Turnkey manufacturing is a process where everything required for production, from design and prototyping to assembly and shipping, is outsourced and handled by a single point of contact.
This contact acts as project manager for the execution of every stage of the product life-cycle.
“Plug and play” end-to-end manufacturing solution
Outsourcing everything from design to distribution via an expert facilitator
Saves costs on equipment and has clearer line of command
A turnkey manufacturing process includes design, setup, execution, and technical support. In practice, if a manufacturer wanted to opt for a turnkey solution, they would hire a contract manager with networks of reliable workers best for different tasks.
The manager could potentially take care of everything in-house, but it is more common for the manager to outsource different stages of production to the best companies for the job.
Let’s break down the responsibilities of a turnkey project manager even further. The following stages of development are included in the turnkey process:
Here's a simple example to help you conceive of the turnkey process: you’re starving, and you’re craving wood-fired neapolitan pizza. The problem is, you don’t have any of the ingredients, equipment, or technical skills to execute on your vision of delicious, authentic pizza.
Sure, you can buy the ingredients from your local grocer and research the best online recipe, but that’s a lot of money, time, and effort spent on a process where you’re not sure you can deliver the exact product you’re imagining.
So you open your preferred food delivery app and order from a local pizzeria. Within an hour, a hot, delicious, wood-fired pizza is in your hands. Success!
The turnkey solution for this example is the food delivery app.
You don’t have to worry about sourcing the correct ingredients and agonizing over the ideal cook temperature because those decisions are made for you by the experienced chefs at the restaurant.
Maybe the pizza is a little pricey, but it’s definitely cheaper than the sunk costs of all the necessary ingredients and equipment required to duplicate the final product.
Turnkey is different from your typical contract manufacturer because the latter doesn’t necessarily provide design specs and drawings, only the literal fabrication and assembly of the product in question; turnkey solutions cover the entire process through to customer delivery. To extend the example above, a typical contract manufacturer solution for your pizza needs would be a meal kit subscription service, where the ingredients are sourced and the product specs are included (via a recipe), but you yourself have to fabricate and assemble the final product.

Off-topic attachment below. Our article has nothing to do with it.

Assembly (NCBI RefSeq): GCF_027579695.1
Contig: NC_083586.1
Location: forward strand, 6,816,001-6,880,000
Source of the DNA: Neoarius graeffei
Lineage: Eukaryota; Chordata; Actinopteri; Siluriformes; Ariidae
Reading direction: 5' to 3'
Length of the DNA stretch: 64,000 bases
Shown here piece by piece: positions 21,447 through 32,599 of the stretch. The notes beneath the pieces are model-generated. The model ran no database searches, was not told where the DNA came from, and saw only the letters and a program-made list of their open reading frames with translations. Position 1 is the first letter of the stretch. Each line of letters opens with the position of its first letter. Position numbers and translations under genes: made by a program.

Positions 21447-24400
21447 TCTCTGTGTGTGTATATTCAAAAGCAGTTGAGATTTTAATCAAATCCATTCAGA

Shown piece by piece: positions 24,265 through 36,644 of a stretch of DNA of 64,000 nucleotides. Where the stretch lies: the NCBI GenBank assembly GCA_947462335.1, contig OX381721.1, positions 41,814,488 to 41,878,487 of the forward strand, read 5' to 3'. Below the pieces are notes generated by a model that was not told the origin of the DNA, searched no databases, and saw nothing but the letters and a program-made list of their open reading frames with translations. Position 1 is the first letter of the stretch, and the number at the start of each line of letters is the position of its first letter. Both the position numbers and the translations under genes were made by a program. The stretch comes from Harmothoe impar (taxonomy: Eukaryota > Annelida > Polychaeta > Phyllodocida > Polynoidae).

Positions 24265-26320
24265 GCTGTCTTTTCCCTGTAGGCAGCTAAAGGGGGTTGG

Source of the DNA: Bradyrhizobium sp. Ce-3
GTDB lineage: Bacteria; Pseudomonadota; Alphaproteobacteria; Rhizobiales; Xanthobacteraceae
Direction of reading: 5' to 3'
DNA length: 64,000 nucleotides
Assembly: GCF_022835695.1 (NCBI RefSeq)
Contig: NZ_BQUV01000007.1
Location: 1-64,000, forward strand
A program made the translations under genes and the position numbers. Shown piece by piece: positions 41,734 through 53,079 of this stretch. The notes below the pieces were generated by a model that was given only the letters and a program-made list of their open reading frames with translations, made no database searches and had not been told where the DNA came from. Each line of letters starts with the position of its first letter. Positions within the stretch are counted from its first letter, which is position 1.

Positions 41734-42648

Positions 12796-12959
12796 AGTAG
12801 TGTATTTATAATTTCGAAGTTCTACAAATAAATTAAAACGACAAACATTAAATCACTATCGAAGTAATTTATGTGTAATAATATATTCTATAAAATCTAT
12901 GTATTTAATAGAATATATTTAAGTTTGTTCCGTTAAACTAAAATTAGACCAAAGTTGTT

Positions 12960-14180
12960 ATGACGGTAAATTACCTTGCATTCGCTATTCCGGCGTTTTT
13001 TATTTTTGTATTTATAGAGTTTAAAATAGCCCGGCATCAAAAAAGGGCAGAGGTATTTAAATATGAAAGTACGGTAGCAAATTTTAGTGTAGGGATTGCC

While the pizza analogy was helpful at describing the importance of turnkey solutions, it glossed over the tangible benefits to using turnkey solutions in a manufacturing context:
Manufacturers of all sizes and industries employ turnkey solutions for different production contracts depending on the required specifications and cost projections.
We provide full integration with VKS Enterprise, our own turnkey solution for manufacturers of all sizes and industries looking to interconnect their digital production processes. Using custom APIs and optional on premises support, VKS is the one-stop solution for lean and continuous improvements in manufacturing.
Turnkey manufacturing solutions are common methods of delivering quality products while reducing costs. Nonetheless, there are some key aspects that must be considered when assessing the right solution for you.
Turnkey solutions simplify the chain of command and allow for easier communication, but all that is moot if you don’t choose the right person to lead the job. Instead of investigating the quality of your materials sources, shift to investigating the reputation and potential of your project manager or outsourcing facilitator.
Before assuming that a turnkey framework will save you money, calculate a projection for exactly how much you expect to save with a turnkey facilitator in contrast to doing everything in-house. This will help you keep the bottom line clear and also give your manager guidance for how much wiggle room is available for outsourcing options.
In order to keep track of important details for quality control, you need to set up an effective ERP or MES to log ongoing data. This database is even more crucial when in a turnkey situation because the suppliers and facilitator are often spread across many locations, and it’s critical to refer to the same data sets.
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